It also spilled Hollywood dirt; Rudin also called Angelina Jolie a “minimally talented spoiled brat” in an email as the two discussed an upcoming Cleopatra project. “She’s studying films” he said. “Kill me now.”

Sony in 2015 said that the cost for dealing with the breach totaled $15 million for the quarter in which it occurred, which it reported in February of that year.

Meanwhile, in 2016 the attackers exploited a poorly configured network switch at the Bangladeshi central bank, which left its firewall unguarded and opened the door to hackers stealing credentials allowing them to make payment transfers. They then set about stealing $81 million via the SWIFT payment platform via a series of transfer requests with the New York Federal Reserve Bank over the course of a weekend in early February of that year.

There were three dozen requests. The New York Fed processed four of them, shifting money into accounts in the Philippines. The heist would have totaled $1 billion or more if a spelling mistake in the routing instructions hadn’t raised the alarm. Other SWIFT attacks have followed this event, which kicked off a brand-new attack type for the cybercrime world.

Then there was WannaCry. The ransomware become a global news sensation as scores of major companies fell victim to it; the first reports involved Spanish telecommunications giant Telefonica, but it soon became clear that the attack affected hundreds of thousands of computers worldwide.

WannaCry demanded a ransom of $300 in Bitcoin, which doubled if not paid within three days. It spread using the “EternalBlue” exploit published by the ShadowBrokers threat group as part of their trove of stolen NSA hacking tools. While the global viral infection was killed thanks to a hard-coded kill switch in the malware, variants of WannaCry remain a ransomware scourge to this day.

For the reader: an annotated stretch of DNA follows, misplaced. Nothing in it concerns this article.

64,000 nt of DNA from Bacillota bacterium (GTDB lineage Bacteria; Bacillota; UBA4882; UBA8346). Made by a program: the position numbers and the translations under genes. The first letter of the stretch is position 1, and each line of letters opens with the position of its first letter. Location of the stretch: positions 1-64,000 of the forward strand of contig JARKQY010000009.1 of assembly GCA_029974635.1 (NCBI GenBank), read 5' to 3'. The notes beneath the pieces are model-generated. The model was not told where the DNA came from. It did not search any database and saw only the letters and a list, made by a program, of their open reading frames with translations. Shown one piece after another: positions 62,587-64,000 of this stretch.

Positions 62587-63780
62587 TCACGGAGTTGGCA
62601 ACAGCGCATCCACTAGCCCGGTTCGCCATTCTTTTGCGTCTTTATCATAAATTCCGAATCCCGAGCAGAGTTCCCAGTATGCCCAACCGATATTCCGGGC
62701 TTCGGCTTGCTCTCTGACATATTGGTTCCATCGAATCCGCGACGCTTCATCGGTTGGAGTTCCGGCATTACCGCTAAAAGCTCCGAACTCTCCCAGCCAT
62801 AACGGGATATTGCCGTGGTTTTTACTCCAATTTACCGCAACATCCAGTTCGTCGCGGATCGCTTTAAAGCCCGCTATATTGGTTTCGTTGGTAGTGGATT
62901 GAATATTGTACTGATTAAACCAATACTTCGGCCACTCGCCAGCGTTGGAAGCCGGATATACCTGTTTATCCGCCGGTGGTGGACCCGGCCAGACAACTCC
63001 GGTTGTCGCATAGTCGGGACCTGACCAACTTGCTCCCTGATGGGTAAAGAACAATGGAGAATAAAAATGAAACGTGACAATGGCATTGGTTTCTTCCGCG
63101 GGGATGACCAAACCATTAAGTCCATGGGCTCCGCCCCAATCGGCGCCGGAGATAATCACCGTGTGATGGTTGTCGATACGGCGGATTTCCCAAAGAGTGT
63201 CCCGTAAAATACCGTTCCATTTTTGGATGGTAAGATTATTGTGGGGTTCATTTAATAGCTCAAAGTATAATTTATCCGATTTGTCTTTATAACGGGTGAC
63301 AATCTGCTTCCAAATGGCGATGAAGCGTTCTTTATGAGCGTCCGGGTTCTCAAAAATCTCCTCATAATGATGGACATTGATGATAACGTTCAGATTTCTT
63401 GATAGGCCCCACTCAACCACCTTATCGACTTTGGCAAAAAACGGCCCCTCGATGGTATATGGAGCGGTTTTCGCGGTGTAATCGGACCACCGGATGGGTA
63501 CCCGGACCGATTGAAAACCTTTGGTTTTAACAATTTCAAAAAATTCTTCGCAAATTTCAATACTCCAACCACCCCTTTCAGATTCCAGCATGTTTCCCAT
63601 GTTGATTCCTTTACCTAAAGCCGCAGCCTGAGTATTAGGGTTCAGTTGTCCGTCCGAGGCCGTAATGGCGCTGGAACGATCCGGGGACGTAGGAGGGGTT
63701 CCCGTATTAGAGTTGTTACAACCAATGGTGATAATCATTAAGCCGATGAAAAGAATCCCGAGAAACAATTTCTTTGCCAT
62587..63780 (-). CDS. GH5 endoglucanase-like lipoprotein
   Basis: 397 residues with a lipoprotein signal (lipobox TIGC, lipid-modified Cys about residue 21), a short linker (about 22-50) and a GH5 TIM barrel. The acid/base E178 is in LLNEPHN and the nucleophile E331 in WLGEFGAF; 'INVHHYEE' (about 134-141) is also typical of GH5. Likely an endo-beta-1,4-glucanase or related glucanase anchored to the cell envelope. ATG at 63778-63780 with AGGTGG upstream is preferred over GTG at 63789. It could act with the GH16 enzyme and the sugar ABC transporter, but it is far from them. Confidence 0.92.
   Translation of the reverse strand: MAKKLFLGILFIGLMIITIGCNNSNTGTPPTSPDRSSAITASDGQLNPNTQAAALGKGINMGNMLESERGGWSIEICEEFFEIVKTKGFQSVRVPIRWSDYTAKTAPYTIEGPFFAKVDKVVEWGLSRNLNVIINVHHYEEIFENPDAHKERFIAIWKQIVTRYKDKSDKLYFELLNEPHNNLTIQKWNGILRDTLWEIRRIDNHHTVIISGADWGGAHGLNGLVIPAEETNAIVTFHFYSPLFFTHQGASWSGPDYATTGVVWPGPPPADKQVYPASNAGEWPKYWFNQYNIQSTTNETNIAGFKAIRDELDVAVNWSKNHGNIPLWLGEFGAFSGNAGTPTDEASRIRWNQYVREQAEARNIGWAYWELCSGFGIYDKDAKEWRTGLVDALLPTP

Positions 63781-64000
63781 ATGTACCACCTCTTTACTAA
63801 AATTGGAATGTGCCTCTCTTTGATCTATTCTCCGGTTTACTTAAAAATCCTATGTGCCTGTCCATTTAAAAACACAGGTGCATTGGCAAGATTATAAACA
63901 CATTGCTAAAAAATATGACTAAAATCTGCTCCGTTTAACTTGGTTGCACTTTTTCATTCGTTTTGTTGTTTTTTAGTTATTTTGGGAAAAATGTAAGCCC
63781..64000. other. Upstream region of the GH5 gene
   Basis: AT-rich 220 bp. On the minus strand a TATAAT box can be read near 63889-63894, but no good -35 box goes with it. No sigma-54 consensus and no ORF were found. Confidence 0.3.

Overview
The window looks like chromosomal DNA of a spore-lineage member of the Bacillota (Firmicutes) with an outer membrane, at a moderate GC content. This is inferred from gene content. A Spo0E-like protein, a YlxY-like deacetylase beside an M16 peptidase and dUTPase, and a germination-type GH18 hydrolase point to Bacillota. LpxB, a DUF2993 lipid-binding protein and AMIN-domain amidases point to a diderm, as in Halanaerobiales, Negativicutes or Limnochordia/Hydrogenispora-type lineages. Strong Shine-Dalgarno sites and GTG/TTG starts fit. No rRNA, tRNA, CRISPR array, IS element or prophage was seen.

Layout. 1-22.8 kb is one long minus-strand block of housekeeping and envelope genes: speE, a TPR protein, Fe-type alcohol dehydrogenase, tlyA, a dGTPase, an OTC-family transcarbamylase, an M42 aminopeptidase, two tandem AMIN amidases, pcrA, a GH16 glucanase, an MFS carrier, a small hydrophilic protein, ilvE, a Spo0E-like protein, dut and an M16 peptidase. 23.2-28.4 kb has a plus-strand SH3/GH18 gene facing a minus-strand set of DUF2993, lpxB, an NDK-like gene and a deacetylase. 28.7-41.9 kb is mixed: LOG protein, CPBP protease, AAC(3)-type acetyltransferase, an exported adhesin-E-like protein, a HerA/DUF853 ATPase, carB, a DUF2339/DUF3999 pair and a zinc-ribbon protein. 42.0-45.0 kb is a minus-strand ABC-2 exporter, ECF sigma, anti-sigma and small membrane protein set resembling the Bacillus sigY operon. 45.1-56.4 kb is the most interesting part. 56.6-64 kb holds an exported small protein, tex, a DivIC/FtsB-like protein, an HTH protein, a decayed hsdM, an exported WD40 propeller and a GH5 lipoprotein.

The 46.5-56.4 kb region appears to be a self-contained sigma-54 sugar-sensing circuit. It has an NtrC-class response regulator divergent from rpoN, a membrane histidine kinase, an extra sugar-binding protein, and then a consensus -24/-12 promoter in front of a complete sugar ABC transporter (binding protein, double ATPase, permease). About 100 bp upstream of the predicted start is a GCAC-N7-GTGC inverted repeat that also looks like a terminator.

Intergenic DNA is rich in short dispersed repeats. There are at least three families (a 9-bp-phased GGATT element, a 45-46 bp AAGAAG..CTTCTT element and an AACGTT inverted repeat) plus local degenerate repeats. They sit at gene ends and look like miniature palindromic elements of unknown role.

As for the defense contractor spear-phishing attacks, which haven’t been very well publicized, the DoJ explained:

These malicious emails used some of the same aliases and accounts seen in the SPE attack, at times accessed from North Korean IP addresses, and contained malware with the same distinct data table found in the malware used against SPE and certain banks, the complaint alleges. The spear-phishing emails sent to the defense contractors were often sent from email accounts that purported to be from recruiters at competing defense contractors, and some of the malicious messages made reference to the Terminal High Altitude Area Defense (THAAD) missile defense system deployed in South Korea. The attempts to infiltrate the computer systems of Lockheed Martin, the prime contractor for the THAAD missile system, were not successful.

In all, the official linking of the Lazarus Group to North Korea and all of these activities is significant and the real point of the DoJ making the charges against Park – as it paints a wide-ranging conspiracy behind a latticework of massively damaging attacks.

“We stand with our partners to name the North Korean government as the force behind this destructive global cyber campaign,” said FBI Director Christopher Wray. “This group’s actions are particularly egregious as they targeted public and private industries worldwide – stealing millions of dollars, threatening to suppress free speech, and crippling hospital systems. We’ll continue to identify and illuminate those responsible for malicious cyberattacks and intrusions, no matter who or where they are.”